Phyto is a good ethical company, cruelty-free etc. Recyclable aluminium stand-up tube with plastic flip-top cap. Pricey: CAD24.00 for 100 ml or the better deal of CAD28.00 for 150 ml–Sephora prices as in 10/2009 to 02/2010– but even the smaller tube will last (conservatively, pessimistically) a good year.
INGREDIENTS: Althea Officinalis Root Extract (Plant Mucilage)*, Chamomilla Recutita (Matricaria) Flower Extract,* Salvia Officinalis (Sage) Leaf Extract*, Allium Sativum (Garlic) Bulb Extract*, Cochlearia Armoracia (Horseradish) Root Extract*, Ferula Assa Foetida Root Extract*, Propylene Glycol, Caprylyl Glycol, Methylisothiazolinone
* = botanical/plant origin 

Treatments -Phyto – Phyto 7  rated 5 of 5 gingerrama on 7/1/2009 3:29:00 PM

(UPDATED 06/2010) Phyto 7 is a sort of cream-serum, and more or less odourless. (If yours smells, it’s old stock: return it to seller.) Slippy but not greasy, no silicone, easy to use and sinks straight in. Packaging: small aluminium tube, with flip-top cap. A leave-in conditioner, can be used for three purposes:
(1) as a leave-in conditioner. Apply to well-towel-dried hair, a dab rubbed between hands and applied to the ends and lengths of hair. I avoid the scalp; can grease it up. If you’ve squeezed out too much, apply more to hair ends. Do make sure hair is drier, as per instructions: when I first tried this stuff out, on damper hair, I used up more and hair dried sticky, dulled, and slightly tangled.
(2) Use as a top-up conditioner, especially applied to hair ends. Again, on towel-dried hair (after washing, using a regular conditioner, rinsing out, drying).
(3) Also good in between washes, applied to dry hair. I do this more or less daily.
Hair here is more or less normal, untreated, long, fine (strands) and thick/dense (no. & concentration of strands), slightly wavy. Can get drier ends.
Results here: hair is in good condition, wavy rather than frizzy. Used as a leave-in, it’s deliciously lightweight whilst detangling superbly; I’ve been alternating the Phyto 7 with Aubreys Organics GPB conditioner (using this every 10-14 days). Current shampoo: Phytojoba (winter) or (summer 2010) a 50:50 mix of Phytojoba and Everyday Shea Unscented Moisturizing Body Wash alternating with the latter alone.
Bonus: has a similar effect on my hair to Phytodéfrisant, in terms of detangling, smoothing, and defrizzing. So it doubles up with the Phytodéfrisant’s job: good news if you’re traveling and packing light. Alas, this doesn’t mean you can substitute the cheaper Phytodéfrisant for Phyto 7 as a leave-in: tried, doesn’t work, leaves hair sticky and dry…
Phyto 7 seems to work well on quite a range of drier hair types, and greater quantities could be used as a leave-in (but that would be rather expensive). Phyto 9 suggested for very dry hair; tried it out, too oily on my hair.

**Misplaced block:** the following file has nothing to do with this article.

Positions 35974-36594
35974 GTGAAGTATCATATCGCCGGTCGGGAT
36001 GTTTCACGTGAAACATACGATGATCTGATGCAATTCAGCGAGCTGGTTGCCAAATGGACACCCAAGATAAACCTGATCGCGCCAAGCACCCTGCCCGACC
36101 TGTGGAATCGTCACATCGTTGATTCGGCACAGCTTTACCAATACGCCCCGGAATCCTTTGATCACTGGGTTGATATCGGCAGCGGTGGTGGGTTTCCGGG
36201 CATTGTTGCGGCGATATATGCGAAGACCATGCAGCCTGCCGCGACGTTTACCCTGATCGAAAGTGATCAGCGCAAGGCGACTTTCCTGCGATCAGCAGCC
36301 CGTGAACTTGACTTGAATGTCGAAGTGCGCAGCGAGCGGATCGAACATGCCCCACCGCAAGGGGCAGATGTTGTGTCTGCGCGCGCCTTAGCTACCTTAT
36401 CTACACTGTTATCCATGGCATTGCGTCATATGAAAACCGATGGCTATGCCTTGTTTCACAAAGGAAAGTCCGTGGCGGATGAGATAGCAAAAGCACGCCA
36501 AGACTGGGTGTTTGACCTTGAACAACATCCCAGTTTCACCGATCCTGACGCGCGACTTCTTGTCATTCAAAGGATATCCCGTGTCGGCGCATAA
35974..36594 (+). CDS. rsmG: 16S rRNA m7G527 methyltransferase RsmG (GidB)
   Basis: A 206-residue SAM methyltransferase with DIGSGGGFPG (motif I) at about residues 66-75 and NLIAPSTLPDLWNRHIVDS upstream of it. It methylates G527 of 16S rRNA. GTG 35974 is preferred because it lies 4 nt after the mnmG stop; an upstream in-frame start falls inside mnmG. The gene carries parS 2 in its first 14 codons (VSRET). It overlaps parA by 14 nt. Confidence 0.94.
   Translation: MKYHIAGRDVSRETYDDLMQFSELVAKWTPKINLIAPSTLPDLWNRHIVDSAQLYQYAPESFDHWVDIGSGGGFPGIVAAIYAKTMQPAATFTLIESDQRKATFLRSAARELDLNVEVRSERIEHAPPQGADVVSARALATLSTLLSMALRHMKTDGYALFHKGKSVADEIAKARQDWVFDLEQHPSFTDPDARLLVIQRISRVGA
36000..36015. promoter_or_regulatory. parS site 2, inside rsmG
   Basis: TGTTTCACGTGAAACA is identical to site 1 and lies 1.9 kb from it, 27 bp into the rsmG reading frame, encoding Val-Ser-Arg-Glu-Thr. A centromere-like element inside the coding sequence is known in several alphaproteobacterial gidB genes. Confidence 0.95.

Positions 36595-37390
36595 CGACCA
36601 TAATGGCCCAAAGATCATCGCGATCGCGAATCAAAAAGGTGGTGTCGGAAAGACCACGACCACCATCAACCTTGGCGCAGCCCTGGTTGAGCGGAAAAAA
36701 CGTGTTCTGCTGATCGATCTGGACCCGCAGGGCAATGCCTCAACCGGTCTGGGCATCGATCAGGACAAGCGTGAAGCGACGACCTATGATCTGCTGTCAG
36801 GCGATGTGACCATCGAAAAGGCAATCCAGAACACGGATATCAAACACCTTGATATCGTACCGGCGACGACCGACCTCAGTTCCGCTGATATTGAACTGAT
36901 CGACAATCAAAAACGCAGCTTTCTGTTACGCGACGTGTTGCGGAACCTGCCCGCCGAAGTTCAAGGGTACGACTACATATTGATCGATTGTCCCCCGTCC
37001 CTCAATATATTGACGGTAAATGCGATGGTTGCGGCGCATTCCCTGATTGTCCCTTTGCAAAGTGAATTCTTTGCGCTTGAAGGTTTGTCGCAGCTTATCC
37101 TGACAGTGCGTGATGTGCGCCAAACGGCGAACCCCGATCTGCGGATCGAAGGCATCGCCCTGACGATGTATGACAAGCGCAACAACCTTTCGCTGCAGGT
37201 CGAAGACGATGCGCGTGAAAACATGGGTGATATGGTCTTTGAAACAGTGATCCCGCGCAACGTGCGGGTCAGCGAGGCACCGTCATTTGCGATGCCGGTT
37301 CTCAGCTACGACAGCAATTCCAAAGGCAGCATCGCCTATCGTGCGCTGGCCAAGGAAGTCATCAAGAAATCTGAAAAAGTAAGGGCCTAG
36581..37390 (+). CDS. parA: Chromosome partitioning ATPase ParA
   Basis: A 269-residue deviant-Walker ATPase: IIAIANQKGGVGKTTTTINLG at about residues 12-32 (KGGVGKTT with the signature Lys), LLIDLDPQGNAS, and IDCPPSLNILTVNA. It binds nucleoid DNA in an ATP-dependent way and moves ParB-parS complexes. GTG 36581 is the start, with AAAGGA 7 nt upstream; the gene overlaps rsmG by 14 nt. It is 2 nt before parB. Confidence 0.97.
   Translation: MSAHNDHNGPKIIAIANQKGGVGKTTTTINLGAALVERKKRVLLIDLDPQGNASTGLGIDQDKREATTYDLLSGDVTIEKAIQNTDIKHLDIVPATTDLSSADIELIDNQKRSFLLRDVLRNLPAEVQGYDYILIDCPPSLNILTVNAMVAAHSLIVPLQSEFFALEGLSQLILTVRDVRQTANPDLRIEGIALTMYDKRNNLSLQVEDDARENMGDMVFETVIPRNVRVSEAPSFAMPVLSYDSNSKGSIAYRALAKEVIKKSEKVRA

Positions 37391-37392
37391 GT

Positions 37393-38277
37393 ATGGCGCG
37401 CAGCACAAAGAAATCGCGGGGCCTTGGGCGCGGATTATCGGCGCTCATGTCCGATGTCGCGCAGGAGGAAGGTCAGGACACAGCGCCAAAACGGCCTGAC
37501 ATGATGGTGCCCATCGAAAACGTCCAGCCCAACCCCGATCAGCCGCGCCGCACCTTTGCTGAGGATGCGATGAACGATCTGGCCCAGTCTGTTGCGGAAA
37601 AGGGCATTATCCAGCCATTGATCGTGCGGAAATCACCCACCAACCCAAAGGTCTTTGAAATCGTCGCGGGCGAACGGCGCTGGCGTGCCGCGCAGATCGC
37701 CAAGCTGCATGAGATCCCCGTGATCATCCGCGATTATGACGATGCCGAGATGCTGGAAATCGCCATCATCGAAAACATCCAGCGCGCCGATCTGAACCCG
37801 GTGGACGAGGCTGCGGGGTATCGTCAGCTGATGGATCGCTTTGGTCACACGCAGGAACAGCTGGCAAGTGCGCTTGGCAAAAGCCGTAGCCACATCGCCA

It is, however, expensive: EUR 16.00-19.00 for 50 ml in Dublin; EUR 9.00-12.00 online (plus shipping); GBP 13.00 or so; USD 18.00-26.00. On the other hand, not much is needed per wash. Good company ethics, and has been the case for a long time so not bandwaggon-jumping greenwashing here (no animal testing, active environmental research, plant-based and sustainable materials where possible, recyclable packaging).
INGREDIENTS: Althea officinalis root extract, Lecithin (Soya), Prunus armeniaca (Apricot) kernel oil, Glycerin (from palm oil), Arctium majus (Burdock) root extract, Calendula officinalis (Calendula) flower extract, Rosmarinus officinalis (Rosemary) leaf extract, Salix alba (Willow) leaf extract, Salvia officinalis (Sage) leaf extract, Propylene Glycol, Ethylparaben, Butylparaben, Phenoxyethanol, Methylchloroisothiazolinone, Methylisothiazolinone, Potassium Sorbate, Sodium Dehydroacetate, Sodium Benzoate.

Treatments -Giovanni – Direct Leave in Conditioner  rated 3 of 5 gingerrama on 4/18/2009 4:48:00 PM

UPDATED: JULY 2009. Used this since mid-March; now no longer as seriously dried out hair. Currently using Phyto’s Phytobaume and their Phyto 7 on lengths & ends afterwards.
For the first month (to time of writing of original reviews): outstanding, fabulous – I avoid using “HG” – mix of scepticism and superstition – and wouldn’t before a good year or so. Really good.
[June update]: Needs to be alternated with another conditioner about every 3rd or 4th wash, otherwise hair dries out. So it’s very very very nearly perfect – but not quite. Also, starting to dislike the smell.
[original and unadulterated review] I met the Direct through other reviews here and raves on the Hair Board, so my thanks to fellow MUAers. Have used it both as a leave-in and as a rinse-out. Works for both: I’m particularly impressed with performance as a leave-in, which makes my life easier / better / a few minutes lazier during the week. Minimal formula: the main actives seem to be soy protein (like Aubrey Organics’ lovely GPB), panthenol, good old coconut-oil derivatived cetyl alcohol; and yarrow, mallow, and horsetail – old-fashioned moisturising stuff. Plus various herbal oils said to be good for scalp (nettle, rosemary, sage, birch). Nothing dramatic, and how well it works would have a lot to do with the balance of ingredients within the whole. However it does it, it works. Best leave-in I’ve used since Aveda discontinued Curessence (*sigh*), and since I last used Nexxus stuff.